In the October / November 2000 dig
, we told you about the excavations at Jamestown, the Virginia colony founded by English settlers in 1607. Now, archaeologists have discovered the remains of the Popham Colony, a settlement similar to Jamestown.
Just a few months after the Jamestown expedition landed in Virginia, two ships carrying about 100 people landed on the coast of Maine. Led by George Popham, the son of the Lord Chief Justice of England, the settlers built a fort, storage buildings, and houses for the 45 people who stayed for the first winter.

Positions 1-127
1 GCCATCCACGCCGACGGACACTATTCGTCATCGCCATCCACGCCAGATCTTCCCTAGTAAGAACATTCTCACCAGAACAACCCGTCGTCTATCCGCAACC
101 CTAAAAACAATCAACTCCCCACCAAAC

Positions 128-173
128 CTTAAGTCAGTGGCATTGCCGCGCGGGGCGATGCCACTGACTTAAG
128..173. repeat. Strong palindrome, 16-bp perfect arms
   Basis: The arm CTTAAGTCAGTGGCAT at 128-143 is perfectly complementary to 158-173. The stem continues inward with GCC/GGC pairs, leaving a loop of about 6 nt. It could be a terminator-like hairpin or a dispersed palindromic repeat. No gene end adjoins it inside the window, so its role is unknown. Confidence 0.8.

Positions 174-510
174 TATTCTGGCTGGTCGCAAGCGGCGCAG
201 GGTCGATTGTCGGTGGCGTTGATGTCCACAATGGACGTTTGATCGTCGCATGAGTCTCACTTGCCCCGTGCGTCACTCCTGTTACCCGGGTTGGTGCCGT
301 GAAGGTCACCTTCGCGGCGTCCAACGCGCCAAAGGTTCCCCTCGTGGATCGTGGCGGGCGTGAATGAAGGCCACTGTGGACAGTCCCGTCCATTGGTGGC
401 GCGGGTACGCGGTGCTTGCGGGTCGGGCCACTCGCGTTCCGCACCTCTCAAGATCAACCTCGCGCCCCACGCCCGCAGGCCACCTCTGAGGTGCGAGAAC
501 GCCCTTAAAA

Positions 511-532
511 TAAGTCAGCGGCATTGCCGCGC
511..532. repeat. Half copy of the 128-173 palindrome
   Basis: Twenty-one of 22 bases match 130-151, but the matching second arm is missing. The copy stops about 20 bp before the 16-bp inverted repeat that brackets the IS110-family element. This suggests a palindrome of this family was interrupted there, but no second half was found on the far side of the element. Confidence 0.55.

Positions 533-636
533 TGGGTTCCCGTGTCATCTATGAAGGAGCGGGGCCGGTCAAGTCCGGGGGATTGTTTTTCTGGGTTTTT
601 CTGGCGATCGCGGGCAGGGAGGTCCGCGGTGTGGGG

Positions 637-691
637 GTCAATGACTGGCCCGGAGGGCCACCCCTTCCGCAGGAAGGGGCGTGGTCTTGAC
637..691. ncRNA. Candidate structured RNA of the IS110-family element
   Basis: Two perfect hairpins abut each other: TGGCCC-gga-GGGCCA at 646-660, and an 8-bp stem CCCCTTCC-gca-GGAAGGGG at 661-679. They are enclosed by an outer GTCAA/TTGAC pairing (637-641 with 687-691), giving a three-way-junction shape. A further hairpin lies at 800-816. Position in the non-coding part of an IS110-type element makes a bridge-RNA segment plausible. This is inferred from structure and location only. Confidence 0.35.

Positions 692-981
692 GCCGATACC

But the Popham Colony lasted only 13 months. After the death of George Popham, the new leader, Raleigh Gilbert, learned that his own brother had died back in England and decided to return home. Everyone in the colony went with him.
Since 1997, archaeologist Jeffrey Brain has been excavating the Popham site (photo), with the help of a 1607 map drawn by colonist John Hunt. During the last three field seasons, Brain and fieldschool volunteers have found foundations, English pottery, fragments of armor, and musket balls. "Finding this colony," said Brain, "is probably the most exciting moment I've had in archaeology." - Stephen Hanks